After Dylan Groenewegen’s (Lotto Nl-Jumbo) success yesterday on Stage 2 of Paris-Nice 2018, today was a day for the punchier riders.
It was Tour du Haut Var winner Jonathan Hivert of Direct Energie who took the days honours. Luis Leon Sanchez (Astana) took second place to lift the yellow jersey from Groupama-FDJ’s Arnaud Démare.
Stage three began very much like the one by which it was preceded. It was a sunny morning on Tuesday, March 6 with some cloudy intervals. There was little wind to bother the peloton but some mild gusts were coming from the South West. At 10°C, it wouldn’t have felt too cold on the start line.
After 5.7 kilometres of neutralised start, the racing was underway across exposed, pan-flat roads with little vegetation for protection. That didn’t stop a group of three attacking from the word go, however.
It was Jay Robert Thomson of Dimension Data who made the first move, bringing Przemyslaw Kasperkiewicz (Delko Marseille) and Fabien Grellier (Direct Energie) along with him. There was no glass-cranking from these three as they put on a significant pace to create a gap of up to 7’45 between themselves and the chasers. They benefited a little from the added protection found after kilometre 30 and maintained their steady lead of more than seven minutes on the main group.
The lead remained for some time as the peloton passed through Saint-Amand-Montrond, the hometown of Quickstep Floor’s Julian Alaphilippe. It was Groupama-FDJ who began the chase on Stage 3, with a little support from Ag2r but they struggled to make any headway despite a huge turn on the front from the Lithuanian National Champion, Ignatas Konovalovas.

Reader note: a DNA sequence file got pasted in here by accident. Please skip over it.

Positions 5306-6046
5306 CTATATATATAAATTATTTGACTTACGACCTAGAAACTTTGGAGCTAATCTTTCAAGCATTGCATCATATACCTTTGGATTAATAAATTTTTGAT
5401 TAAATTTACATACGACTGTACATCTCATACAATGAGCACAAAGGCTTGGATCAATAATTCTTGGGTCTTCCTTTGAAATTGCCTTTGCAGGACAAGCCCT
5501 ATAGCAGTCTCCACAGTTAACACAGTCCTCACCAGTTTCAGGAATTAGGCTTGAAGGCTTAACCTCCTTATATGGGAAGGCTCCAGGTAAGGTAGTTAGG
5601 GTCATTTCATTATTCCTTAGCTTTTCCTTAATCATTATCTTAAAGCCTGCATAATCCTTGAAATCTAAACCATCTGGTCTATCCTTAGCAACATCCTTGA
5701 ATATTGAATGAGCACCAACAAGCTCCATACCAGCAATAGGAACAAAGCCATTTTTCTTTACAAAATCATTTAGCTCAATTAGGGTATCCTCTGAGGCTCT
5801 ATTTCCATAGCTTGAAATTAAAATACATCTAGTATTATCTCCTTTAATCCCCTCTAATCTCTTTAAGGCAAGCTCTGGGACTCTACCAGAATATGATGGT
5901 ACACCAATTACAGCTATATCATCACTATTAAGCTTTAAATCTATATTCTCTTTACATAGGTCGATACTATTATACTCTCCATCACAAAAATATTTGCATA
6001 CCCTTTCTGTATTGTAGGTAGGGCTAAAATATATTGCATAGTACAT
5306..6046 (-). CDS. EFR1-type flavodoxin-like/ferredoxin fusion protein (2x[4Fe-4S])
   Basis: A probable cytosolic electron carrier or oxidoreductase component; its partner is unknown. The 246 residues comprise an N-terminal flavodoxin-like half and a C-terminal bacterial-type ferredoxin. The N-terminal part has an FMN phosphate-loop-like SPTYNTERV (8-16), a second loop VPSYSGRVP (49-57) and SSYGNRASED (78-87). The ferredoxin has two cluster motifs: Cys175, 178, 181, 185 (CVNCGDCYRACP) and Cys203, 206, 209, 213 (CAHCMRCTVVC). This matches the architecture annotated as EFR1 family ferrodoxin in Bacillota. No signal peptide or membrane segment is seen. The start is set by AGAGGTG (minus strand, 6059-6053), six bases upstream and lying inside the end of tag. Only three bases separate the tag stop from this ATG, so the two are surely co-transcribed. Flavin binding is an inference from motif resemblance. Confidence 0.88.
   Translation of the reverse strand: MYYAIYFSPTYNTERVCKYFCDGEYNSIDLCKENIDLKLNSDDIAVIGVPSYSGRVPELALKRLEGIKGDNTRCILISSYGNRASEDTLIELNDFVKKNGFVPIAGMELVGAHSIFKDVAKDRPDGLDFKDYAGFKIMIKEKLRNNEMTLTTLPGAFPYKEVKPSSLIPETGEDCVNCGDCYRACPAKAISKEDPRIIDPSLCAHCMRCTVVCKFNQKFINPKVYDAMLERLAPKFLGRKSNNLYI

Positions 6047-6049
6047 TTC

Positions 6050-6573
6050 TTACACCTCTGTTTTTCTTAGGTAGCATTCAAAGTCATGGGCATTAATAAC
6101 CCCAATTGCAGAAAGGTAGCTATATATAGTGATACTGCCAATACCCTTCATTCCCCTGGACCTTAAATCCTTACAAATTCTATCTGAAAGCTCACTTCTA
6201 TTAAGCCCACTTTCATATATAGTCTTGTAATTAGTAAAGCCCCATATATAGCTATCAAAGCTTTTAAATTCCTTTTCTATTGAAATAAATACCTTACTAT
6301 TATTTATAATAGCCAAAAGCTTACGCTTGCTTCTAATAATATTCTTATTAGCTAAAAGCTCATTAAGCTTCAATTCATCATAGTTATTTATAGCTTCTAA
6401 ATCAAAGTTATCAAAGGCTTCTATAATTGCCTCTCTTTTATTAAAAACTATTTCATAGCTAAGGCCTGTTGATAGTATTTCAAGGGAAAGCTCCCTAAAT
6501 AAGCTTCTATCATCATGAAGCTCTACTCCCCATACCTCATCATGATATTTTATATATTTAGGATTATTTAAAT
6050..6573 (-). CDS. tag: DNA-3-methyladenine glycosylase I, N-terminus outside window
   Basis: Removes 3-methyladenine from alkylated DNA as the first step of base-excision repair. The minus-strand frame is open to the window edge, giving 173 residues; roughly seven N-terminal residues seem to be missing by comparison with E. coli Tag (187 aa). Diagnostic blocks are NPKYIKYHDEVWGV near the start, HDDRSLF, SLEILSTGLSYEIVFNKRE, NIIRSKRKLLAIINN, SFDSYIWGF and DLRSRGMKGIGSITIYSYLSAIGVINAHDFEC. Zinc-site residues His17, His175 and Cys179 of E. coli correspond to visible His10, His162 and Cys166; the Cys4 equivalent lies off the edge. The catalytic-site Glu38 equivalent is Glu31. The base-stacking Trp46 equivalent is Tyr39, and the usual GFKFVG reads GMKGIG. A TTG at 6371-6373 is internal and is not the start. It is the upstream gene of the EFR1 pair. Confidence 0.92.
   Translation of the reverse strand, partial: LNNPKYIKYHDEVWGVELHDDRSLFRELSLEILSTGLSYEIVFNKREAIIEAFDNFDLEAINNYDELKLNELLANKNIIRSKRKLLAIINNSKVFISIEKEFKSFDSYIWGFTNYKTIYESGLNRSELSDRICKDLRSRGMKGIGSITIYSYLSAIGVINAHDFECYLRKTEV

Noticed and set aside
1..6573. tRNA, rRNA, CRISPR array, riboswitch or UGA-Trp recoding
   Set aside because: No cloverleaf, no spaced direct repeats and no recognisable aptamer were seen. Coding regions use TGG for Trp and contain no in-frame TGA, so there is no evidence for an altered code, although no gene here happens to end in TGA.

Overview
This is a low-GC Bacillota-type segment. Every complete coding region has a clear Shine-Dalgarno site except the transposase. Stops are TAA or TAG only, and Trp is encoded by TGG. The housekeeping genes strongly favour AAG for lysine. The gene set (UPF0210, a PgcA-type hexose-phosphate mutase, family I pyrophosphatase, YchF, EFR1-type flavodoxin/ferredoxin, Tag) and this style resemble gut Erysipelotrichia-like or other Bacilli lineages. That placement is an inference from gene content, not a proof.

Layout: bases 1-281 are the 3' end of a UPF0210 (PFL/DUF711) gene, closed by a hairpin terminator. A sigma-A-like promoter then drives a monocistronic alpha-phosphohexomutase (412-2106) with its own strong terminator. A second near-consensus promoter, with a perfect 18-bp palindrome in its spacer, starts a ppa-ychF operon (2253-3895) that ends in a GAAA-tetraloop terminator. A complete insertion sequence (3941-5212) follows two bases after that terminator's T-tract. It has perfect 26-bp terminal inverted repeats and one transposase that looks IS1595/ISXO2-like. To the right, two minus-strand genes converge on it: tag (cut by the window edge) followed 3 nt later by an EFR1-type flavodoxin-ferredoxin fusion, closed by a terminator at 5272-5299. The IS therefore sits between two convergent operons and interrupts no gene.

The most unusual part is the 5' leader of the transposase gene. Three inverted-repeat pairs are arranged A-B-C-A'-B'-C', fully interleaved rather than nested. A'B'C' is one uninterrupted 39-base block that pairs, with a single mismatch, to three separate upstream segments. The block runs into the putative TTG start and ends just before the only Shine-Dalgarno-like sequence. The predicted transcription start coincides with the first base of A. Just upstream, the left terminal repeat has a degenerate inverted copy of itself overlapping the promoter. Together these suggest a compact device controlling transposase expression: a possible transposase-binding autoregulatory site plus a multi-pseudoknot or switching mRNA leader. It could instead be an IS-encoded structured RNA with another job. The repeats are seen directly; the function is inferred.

Jay Robert THOMSON (Dimension Data), the original breakaway leader, took the first intermediate sprint to earn himself three points and three bonus seconds. He was followed by his breakaway colleagues Przemyslaw KASPERKIEWICZ (Delko Marseille) and Fabien GRELLIER (Direct Energie) who took two points (+two-seconds) and one point(+one-second) bonuses respectively.
Phil Bauhaus (Team Sunweb) and Sam Bennett (Bora-Hansgrohe) abandoned in the feed zone just before the peloton passed through Commentry, where Michael Matthews (Team Sunweb) won a memorable stage of the 2016 edition of the race.
Elsewhere, it was a tough day for Alexander Kristoff (UAE), Jesus Herrada (Cofidis), Christophe Laporte (Cofidis) and Sven Erik Bystrøm(UAE) who all seemed to suffer from gastric problems.
Just before the breakaway passed the halfway point, after close to 90 kilometres of racing, Lotto-Soudal moved to the front to assist Groupama-FDJ with the chase. They worked together to narrow the leaders’ advantage to around five minutes.
The racing livened-up on the ascent of the first categorised climb of the day. It was Fabien Grellier (Direct Energie) who showed he had clear intentions for the day. He achieved maximum points on the first categorised climb while Przemyslaw KASPERKIEWICZ (Delko Marseille) and Jay Robert THOMSON (Dimension Data) shared the remaining points between.